Managing director at Branditmedia
Perhaps it was because my parents banned face-painting as a child that I headed towards the make-up artist—a mistake I was to regret.
Even though I worked in the media, even though I had covered plenty of court cases about drunk employees who wake up regretting their life choices after the office party, my feet had decided to head over to the face-painter at our annual Christmas party. What could possibly go wrong?
I realised the mood was pretty much set when I bumped into one of my editors from another section.
“Hey, how’s it going? What would you like to drink?”
“Yes,” she replied.
It was going to be one of those parties.
Office Christmas parties are the stuff of HR nightmares where booze, often free, meets workers who want to let off steam. And this week is peak party. According to a 2018 survey of 2,000 workers last year, one in three of us do something at our annual office bash that we later regret, ranging from giving unsolicited “advice” to the boss to mistletoe moments that we probably shouldn’t have attempted. On the plus side, the average worker will leave their Christmas party with seven new pieces of gossip, which is of course the golden currency of office life. I was about to add an eighth—complete with pictures.
Our company had deep pockets and had hired a venue replete with an actual band that we had heard of. When I arrived, there was Mumford & Sons belting out Galway Girl.
Like most of the editorial staff, we were slaves to the news cycle so I was already fashionably late. To say the atmosphere was heady was an understatement. The bar top was already awash with spilt booze—free, of course.
Someone from marketing was wandering round with a pricey camera on a gimbal doing interviews with staff on “the year gone by”. It’s fair to say that most of the footage was unusable and mainly consisted of middle-aged men going “Waheyyy!” to camera while spilling their drinks.
Office life can be tribal and parties are where the boundary walls blur under the combined weight of free booze. Finance were as demure as ever, for it was they who would pick up the tab, while Sales seemed on a quest to dance in the biggest circle.
It was great to see colleagues relaxing after a tough year and our boss was leading the way. He was surrounded by the usual yes-people that followed him round on a daily basis and when he headed to the face-painter—because fun, people!—so did his cohort. Everyone emerged with small corporate logos on their faces; authorised, approved decadence. I thought it was time to grease the career wheels and do the same; show some willing.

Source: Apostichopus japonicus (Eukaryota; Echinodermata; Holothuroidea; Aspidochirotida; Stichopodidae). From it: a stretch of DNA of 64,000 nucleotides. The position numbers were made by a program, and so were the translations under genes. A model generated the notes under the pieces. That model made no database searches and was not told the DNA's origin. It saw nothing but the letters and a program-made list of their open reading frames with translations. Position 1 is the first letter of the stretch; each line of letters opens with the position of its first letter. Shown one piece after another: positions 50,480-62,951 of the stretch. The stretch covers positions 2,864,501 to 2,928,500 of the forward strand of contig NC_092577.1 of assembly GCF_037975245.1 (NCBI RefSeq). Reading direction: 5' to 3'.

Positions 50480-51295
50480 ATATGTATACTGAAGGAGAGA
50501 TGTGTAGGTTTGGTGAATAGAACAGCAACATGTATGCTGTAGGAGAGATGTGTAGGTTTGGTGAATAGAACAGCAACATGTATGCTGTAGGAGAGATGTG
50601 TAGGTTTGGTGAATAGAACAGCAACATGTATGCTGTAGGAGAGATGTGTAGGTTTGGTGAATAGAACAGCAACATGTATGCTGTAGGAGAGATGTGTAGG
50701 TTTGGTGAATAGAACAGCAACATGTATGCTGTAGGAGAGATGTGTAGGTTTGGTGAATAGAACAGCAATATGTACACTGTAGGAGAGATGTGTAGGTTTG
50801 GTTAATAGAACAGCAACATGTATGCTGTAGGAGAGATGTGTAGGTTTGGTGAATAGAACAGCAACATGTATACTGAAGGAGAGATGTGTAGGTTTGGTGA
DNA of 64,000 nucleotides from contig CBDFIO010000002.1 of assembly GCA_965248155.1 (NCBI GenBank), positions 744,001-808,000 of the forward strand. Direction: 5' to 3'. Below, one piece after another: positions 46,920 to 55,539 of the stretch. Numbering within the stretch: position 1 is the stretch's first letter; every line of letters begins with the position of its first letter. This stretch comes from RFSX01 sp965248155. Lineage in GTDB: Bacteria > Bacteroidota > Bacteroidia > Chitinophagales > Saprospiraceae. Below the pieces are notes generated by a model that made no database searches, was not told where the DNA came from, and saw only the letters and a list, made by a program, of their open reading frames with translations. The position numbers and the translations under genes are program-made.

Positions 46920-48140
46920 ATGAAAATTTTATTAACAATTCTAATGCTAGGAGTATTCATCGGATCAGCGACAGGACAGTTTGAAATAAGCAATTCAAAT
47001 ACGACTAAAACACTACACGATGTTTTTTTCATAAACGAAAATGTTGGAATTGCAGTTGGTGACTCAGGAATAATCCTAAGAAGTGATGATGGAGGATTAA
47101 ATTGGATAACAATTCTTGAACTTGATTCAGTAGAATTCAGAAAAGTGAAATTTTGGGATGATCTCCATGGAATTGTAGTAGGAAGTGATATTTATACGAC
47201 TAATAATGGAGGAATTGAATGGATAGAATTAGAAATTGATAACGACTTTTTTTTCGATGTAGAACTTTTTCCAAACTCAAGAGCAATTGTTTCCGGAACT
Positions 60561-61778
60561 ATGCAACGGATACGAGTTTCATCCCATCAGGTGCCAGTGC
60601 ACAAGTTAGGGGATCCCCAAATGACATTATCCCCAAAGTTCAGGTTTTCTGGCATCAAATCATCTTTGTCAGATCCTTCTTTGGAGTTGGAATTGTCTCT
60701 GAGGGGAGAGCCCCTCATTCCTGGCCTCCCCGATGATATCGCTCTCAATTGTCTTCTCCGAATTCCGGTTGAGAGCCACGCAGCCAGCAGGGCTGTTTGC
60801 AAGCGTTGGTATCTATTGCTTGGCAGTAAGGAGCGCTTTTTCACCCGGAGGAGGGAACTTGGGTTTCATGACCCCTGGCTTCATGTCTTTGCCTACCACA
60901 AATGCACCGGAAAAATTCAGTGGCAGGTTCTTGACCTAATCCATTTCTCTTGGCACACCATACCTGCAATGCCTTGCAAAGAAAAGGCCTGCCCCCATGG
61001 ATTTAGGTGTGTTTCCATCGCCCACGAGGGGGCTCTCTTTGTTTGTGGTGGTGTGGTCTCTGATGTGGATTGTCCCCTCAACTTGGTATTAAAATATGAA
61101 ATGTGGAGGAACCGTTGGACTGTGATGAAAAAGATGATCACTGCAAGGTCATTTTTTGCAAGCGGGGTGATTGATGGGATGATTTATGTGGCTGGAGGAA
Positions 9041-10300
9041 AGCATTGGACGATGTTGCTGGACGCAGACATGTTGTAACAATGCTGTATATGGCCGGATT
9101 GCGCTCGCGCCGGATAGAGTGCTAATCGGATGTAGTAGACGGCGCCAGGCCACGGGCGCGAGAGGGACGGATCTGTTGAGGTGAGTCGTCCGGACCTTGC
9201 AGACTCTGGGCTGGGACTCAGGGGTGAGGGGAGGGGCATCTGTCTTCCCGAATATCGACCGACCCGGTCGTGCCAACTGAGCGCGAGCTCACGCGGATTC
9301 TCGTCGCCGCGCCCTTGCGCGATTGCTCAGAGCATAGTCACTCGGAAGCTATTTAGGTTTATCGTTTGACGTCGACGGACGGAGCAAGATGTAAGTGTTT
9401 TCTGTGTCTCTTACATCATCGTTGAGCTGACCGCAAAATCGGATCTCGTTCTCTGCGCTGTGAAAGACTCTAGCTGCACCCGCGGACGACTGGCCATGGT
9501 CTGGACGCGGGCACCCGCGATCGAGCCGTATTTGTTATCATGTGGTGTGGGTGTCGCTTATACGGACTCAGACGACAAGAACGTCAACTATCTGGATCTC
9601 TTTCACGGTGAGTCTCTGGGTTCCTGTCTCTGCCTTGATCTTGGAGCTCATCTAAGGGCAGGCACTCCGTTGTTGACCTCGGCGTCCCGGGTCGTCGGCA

Four drinks down, I’d forgotten the rule about gin. If it’s free, stick to water. When I walked up to the face-painter, I pointed not to the picture of our corporate logo in muted tones but to a tiger from her kids’ party pack.
“I want that one!” I was the five-year-old I never got the chance to be. Thanks, gin!
I looked epic.
And then she packed away her kit. There was no more face-painting.
As 160 souls—the entire head office and staff gathered—I was to be the only person with my face painted. Orange, white, complete with whiskers.
It was undeniably a great effort, but now I, a senior editor, was faced with the prospect of meeting board members, key editors from head office and company guests. If you’ve ever tried floating that plan for the next fiscal year or tried earnestly discussing feature ideas while colleagues growl at you or suggest you change your name to Roary, you soon realise it’s time to switch to soft drinks.
Someone even nipped out for a box of Kellogg’s Frosties from the local Spar and told me to eat them because “they’re grrreat for hangovers”. Oh, boomer. Too funny.
I tried to make the best of it, but there comes a point when “laughing with” and “laughing at” cross over and it’s more than a little uncomfortable.
Selfies were demanded, sometimes forcefully. I was snapped on phones at every turn. Suddenly, the prospect of a cab home seemed better than “the party to end all parties”. I deliberately spilt a drink on my jacket, made my excuses and left to the sounds of a bastardised William Blake poem from the arts editor.
Unlike office gossip, which ultimately withers and dies, a tiger face lives forever. But when I surfaced for work after the weekend, nobody said a thing.
I’d got away with it!
My colleagues had other embarrassing moments on their minds. Our editor-in-chief decided he wanted to play guitar with Mumford after they finished their set but was too drunk to hammer out anything recognisable. And a political reporter was caught by the bouncers trying to take home two super-sized magnums of Champagne (they were fake for display purposes).
I logged on, booted up slack to catch up, and there it was, a new channel for editorial managers…#tiger.
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